Michael Johnson Photo

Everything Else


A Conversation with... David Greene (Recording engineer of There Is A Breeze) Dec 18, 2015 by Bill King

D.G: I had kind of a mantra if you will…..when I did a record and somebody listened to it, I don’t care if they love it or hate it as long as they did one or the other, because it does something to them.

B.K: Nothing worse than being indifferent.

D.G: There’s a lot of wallpaper around. There’s a song I did with this folk artist Michael Johnson from, I think, Minneapolis who plays guitar and sings and if he’s sitting there playing and you walk by and have to stop and listen. He’s very compelling. It was an album that was actually started by Phil Ramone and Peter Yarrow in New York for Atlantic and they blew eighty percent of the budget on three tunes so they shipped to Canada and gave to Chris Dedrick and myself and one of the tunes we did was a song written by Rodgers and Hammerstein in 1949 for the show South Pacific. At the time there was a great uproar about the song because it’s about race. The lyric is very simple, “You've got to be taught, to hate and fear, you've got to be taught, from year to year, it's got to be drummed, in your dear little ear, you've got to be carefully taught. You've got to be taught to be afraid, of people whose eyes are oddly made, and people whose skin is a diff'rent shade, you've got to be carefully taught. You've got to be taught before it's too late, before you are six or seven or eight, to hate all the people your relatives hate, you've got to be carefully taught!” That is so in tune with what’s going on today.

Michael Johnson Photo

I remember he recorded this in NYC and borrowed my Martin 00028 (1936 000-28 herringbone, pictured above) to play on the recording b/c he didn't bring a steel string with him or didn't like the sound of the one he had. I don't remember. I do recall he came down to my apartment to pick it up and delivered it back to me promptly that evening. So my guitar is on that record. I don't know which song. :)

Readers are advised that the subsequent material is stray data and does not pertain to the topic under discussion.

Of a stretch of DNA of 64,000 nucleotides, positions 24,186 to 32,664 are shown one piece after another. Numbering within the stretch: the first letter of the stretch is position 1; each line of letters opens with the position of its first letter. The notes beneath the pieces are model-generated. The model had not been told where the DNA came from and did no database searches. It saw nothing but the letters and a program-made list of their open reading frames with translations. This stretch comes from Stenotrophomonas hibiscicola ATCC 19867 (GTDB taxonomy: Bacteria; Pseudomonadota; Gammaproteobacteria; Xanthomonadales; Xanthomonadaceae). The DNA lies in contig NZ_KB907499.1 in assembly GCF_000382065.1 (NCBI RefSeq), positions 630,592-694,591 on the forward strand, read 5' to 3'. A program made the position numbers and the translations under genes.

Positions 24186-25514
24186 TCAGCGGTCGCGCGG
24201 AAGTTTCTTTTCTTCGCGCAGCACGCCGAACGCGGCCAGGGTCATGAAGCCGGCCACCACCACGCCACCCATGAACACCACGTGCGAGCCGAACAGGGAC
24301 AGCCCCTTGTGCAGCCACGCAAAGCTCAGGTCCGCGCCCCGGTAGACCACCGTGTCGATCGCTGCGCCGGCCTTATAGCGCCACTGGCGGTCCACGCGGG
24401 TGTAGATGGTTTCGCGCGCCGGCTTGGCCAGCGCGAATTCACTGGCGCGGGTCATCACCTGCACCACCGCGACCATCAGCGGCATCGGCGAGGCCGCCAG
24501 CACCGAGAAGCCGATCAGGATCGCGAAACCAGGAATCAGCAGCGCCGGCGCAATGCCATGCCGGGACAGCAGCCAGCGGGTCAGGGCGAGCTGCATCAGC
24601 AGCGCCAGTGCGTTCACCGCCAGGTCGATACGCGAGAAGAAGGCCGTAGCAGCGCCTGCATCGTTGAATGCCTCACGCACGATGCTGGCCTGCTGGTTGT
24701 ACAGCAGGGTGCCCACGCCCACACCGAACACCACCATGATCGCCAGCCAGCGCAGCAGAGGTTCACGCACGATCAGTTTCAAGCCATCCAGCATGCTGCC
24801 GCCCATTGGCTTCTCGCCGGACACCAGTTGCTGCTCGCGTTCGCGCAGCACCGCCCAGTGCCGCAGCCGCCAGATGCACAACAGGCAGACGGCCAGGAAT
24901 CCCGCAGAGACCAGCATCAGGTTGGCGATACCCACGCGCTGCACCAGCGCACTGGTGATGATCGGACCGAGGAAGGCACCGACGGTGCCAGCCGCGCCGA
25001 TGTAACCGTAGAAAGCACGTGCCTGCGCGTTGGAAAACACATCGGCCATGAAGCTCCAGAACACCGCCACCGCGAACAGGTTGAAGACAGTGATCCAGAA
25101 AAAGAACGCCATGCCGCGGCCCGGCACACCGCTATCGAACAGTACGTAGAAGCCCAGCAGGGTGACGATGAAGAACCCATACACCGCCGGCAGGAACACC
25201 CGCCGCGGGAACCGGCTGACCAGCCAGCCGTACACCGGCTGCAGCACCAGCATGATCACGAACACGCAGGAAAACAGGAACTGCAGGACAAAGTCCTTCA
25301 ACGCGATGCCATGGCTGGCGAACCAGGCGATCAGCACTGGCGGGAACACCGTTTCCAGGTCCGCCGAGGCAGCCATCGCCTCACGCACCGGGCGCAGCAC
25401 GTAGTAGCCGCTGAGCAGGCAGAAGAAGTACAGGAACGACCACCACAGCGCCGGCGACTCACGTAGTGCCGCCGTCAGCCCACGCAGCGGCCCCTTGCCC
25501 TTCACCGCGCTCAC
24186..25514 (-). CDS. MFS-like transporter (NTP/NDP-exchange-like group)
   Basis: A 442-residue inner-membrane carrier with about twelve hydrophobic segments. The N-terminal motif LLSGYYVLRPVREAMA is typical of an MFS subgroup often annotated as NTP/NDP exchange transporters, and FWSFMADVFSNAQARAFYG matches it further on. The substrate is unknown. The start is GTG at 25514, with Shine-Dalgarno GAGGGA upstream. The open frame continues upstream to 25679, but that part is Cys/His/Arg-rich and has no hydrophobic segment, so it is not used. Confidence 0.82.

Raun MacKinnon Burnham (songwriter of Lucky Stars and Circle of Fifths)

Michael Johnson Photo I loved the way Michael and Leo played. Michael called me after they had recorded my tune "In your eyes". "Crow, I think we turned your song into a barn dance!" I loved it.
Crown Johnson Evans (Songwriter of In Your Eyes)
Photo of Crow by Judy Weiser
2001 New Year's Resolutions
I've heard it said that when you renounce something you give it exactly the same amount of power it takes you to fight against it. The result is a standoff and unlimately a failure. This New Years, I'll make my resolution to stop smoking. I hope to be able to watch myself in the battle. I have a bet with Nanci Griffith - a dollar a cigarette. It's just the kind of thing that friends do. But the co-dependency of helping/quitting, is its own little setup. Mostly, the thing I want to do differently in 2001 is to watch myself more often as I do my stuff. I figure I've been asleep for a long time and it's time to be a witness to my life. I don't plan to change that much, I just wanna watch.
Michael Johnson December 22, 2000

Michael Johnson Photo

"Bluer Than Blue" by Michael Johnson peaks at #12 in USA 40 Years Ago #OnThisDay (July 8 1978)

Some day Michael Johnson will be able to transcend the critics, experts, and the self-proclaimed purists who block his road to success among the general public. Until that time his fans will have to continue to answer to the questions of "Michael Johnson?"
--Excerpt from a 1975 review of For All You Mad Musicians

On April 21, 2018, on a snow covered Colorado mountain, Michael's ashes were spread at the feet of a Bristlecone Pine.

Leo Kottke in Concert, Worcester, Massachusetts
May 1973

I wrote that last tune in collaboration with a guy named Michael Johnson. [some clapping] Have you heard of him? Jeez. Are you from Minneapolis? Ah! Isn't that a thrilling town to grow up in?

Michael had the worst moment on stage that I've ever heard of. He was playing at the Earl of Old Town in Chicago, the second of his last set, and he threw up on his audience. You know, the front row is a lot closer in a club than it is here. They were fans of his though.
(Listen to Leo tell it below)